- Headset: Corsair VOID RGB Wireless - Buy from Amazon / Read our review
Out of the Box Performance: CINEBENCH, wPrime, and AIDA64
CINEBENCH multi-threaded is where Zen shines really bright, and where Zen+ shines even brighter, and the results show AMD's improvements both in single core performance and multi-core over Ryzen 1000 series. Its single core performance has been increased due to XFR 2 and the process improvements, and we see it beat out the i5-8400 in single core performance and multi-core.
Wprime is a heavily multithreaded application that calculates prime numbers, and AMD's 2600X is closing the gap against comparable Intel CPUs. FPU tests are where we see our normal Ryzen/Coffee Lake trend; floating point goes to Intel while integer goes to AMD. Memory bandwidth is very similar, but memory latency has been improved by a decent amount on Zen+ compared to Zen.
Out of the Box Performance: Handbrake and More
Out of the Box Performance: Handbrake, SuperPI, and ScienceMark
In HandBrake, we see some mixed results, but we definitely see significant improvements when comparing the 1800X/1600X to the 2700X/2600X. ScienceMark is more of a legacy benchmark, but we see AMD do quite well in it. SuperPI is won by the product with the best single core performance and memory latency, and while AMD doesn't win, it does greatly bridge the gap between Intel and AMD.
Out of the Box Synthetic Gaming Performance: UNIGINE and More
Out of the Box Synthetic Gaming Performance: UNIGINE and 3DMark
In 3DMark Fire Strike we see that the AMD CPU's Physics score pulls ahead of Intel, while overall goes to Intel. In 3DMark Cloud Gate, we see the CPU's Physics score pull ahead of Intel, and this time, overall score also goes to AMD. In Unigine we see a different trend, with Intel still winning, but by smaller margins when compared to AMD's first generation Ryzen processors.
Gaming Performance: Resident Evil, Tomb Raider and More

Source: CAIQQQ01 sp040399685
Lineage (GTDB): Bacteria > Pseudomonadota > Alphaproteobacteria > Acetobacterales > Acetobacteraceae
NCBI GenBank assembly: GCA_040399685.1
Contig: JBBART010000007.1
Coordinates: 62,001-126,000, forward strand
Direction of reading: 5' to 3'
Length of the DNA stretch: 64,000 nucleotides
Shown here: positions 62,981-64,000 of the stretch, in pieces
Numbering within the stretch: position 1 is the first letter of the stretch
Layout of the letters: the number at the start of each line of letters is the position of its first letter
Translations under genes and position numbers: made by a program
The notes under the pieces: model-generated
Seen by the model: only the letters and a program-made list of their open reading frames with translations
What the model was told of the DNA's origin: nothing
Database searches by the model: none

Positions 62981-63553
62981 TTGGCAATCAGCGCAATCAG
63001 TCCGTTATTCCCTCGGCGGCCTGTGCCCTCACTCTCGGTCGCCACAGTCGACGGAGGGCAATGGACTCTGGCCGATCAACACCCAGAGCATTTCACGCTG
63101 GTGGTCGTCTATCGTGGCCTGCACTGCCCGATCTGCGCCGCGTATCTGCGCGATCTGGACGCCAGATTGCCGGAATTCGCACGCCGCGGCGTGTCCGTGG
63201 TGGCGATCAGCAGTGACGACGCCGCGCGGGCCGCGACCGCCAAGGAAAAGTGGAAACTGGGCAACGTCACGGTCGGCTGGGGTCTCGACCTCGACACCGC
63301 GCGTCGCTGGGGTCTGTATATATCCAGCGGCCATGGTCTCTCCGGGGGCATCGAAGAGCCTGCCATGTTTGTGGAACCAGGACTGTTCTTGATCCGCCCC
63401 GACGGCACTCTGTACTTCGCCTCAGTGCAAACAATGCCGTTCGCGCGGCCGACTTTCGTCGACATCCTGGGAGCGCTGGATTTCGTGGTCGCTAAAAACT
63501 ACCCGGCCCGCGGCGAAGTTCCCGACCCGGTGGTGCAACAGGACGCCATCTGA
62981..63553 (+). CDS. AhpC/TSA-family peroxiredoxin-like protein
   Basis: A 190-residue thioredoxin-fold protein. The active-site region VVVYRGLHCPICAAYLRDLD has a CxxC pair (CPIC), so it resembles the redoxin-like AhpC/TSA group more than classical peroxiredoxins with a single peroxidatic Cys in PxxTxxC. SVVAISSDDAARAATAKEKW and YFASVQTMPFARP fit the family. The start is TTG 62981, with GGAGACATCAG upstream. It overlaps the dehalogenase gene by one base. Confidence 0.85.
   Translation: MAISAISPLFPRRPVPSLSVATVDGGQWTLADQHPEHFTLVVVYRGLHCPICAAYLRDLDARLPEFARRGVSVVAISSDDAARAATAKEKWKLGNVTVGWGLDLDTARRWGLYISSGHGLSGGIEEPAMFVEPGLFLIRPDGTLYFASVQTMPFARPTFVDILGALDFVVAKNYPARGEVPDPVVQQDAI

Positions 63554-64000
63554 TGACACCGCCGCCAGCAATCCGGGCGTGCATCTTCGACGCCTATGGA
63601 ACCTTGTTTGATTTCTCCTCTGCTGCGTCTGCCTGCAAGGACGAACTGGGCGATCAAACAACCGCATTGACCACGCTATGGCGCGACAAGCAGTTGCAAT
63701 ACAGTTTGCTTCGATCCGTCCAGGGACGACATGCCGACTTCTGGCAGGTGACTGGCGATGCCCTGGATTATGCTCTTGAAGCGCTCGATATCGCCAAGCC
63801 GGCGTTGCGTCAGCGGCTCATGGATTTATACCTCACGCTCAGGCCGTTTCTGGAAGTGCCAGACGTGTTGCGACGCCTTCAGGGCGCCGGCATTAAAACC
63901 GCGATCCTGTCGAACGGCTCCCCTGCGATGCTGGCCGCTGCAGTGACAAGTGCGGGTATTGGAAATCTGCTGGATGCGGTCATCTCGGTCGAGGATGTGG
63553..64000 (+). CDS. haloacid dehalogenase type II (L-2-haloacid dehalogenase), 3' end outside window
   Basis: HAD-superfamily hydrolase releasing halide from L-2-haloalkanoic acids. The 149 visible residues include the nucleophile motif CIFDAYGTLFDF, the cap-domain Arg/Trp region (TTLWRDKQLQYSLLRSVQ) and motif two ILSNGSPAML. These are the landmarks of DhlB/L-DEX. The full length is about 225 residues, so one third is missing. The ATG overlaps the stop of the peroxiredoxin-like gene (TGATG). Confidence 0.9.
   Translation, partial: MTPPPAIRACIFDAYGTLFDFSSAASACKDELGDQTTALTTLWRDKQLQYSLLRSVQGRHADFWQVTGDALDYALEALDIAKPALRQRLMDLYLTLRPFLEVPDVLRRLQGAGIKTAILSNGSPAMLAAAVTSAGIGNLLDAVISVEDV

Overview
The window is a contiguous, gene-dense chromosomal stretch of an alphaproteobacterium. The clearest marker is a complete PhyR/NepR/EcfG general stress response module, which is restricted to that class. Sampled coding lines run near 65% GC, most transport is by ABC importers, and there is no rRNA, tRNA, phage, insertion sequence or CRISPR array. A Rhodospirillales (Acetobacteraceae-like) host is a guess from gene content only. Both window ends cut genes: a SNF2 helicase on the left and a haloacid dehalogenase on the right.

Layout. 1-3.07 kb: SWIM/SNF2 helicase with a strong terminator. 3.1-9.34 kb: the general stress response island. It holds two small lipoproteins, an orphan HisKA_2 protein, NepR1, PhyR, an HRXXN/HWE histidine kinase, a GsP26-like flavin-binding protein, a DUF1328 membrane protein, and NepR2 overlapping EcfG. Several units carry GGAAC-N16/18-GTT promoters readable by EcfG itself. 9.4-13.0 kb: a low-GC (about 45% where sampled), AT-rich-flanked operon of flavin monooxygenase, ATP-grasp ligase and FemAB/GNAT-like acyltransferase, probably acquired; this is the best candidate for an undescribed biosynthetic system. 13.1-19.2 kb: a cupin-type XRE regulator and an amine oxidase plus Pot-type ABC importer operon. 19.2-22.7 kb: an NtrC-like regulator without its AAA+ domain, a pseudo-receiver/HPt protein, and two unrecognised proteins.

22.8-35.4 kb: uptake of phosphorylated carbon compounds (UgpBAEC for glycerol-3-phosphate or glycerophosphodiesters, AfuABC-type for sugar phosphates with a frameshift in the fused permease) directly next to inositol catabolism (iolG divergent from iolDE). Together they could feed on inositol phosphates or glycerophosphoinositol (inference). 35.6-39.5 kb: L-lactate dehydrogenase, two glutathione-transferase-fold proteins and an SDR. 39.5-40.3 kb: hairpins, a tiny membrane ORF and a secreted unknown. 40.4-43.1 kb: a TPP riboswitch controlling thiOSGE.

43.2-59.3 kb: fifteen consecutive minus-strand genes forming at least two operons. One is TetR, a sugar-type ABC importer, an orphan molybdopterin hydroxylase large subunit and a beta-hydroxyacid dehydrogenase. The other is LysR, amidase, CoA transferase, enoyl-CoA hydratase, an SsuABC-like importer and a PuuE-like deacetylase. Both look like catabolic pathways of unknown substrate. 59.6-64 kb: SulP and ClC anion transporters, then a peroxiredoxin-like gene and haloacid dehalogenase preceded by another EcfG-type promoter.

Out of the Box Gaming Performance: Resident Evil, Tomb Raider, GTA:V, Ashes of Singularity
Rise of the Tomb Raider
Ashes of the Singularity
In Resident Evil, Intel still has the lead, and even the 8400 shines pretty well. However, we see definite improvements on the AMD side of things. In fact, in most games, we see that while Coffee Lake takes the cake overall, the margin by which Intel CPUs have total domination is reduced by Zen+.
AMD's 2nd Generation of Ryzen CPUs definitely bridges the gap between Intel and AMD when it comes to gaming. At higher resolutions, that difference is reduced, and it doesn't matter too much which CPU you have, and in some games, the i5-8400 will get beaten out by Ryzen 2nd Generation, especially at higher resolutions.
Overclocking and Power Consumption
So AMD's Ryzen Master 1.3 brings a lot of improvements and new features to the table, including Precision Boost Overdrive, which is like multi-core enhancement for AMD. To overclock, you need to switch to one of the profiles, and then click the circle to the right of the setting. To change the frequency you need to change Control Mode to Manual from Auto, and then you can increase core frequency, and you can select all core if you want to change all cores at the same time. We booted into Windows with our memory OCed to 3600MHz and CPU to 4.0GHz and then boosted up cores only to see how high we could get in Windows while running HandBrake.
We used to set our VCore to 1.36v with our Ryzen CPUs, now we set 1.35v and leave LLC on auto allowing the voltage to drop to around 1.32v under AVX load in HandBrake. Overclocking the memory was very easy, we loaded a type of XMP (in the ASUS board it's call DOCP), which set our kit to 3400Mhz, and then we increase the memory multiplier to 36x to get 3600Mhz. We could have tightened timings down to CAS 13 and we could have tweaked tFAW to get much better latency results, but we decided to just keep XMP timings. Our 2700X was able to maintain 4.25GHz while our 2600X was able to do 4.275GHz since it has a lower TDP and fewer cores (lower temperature).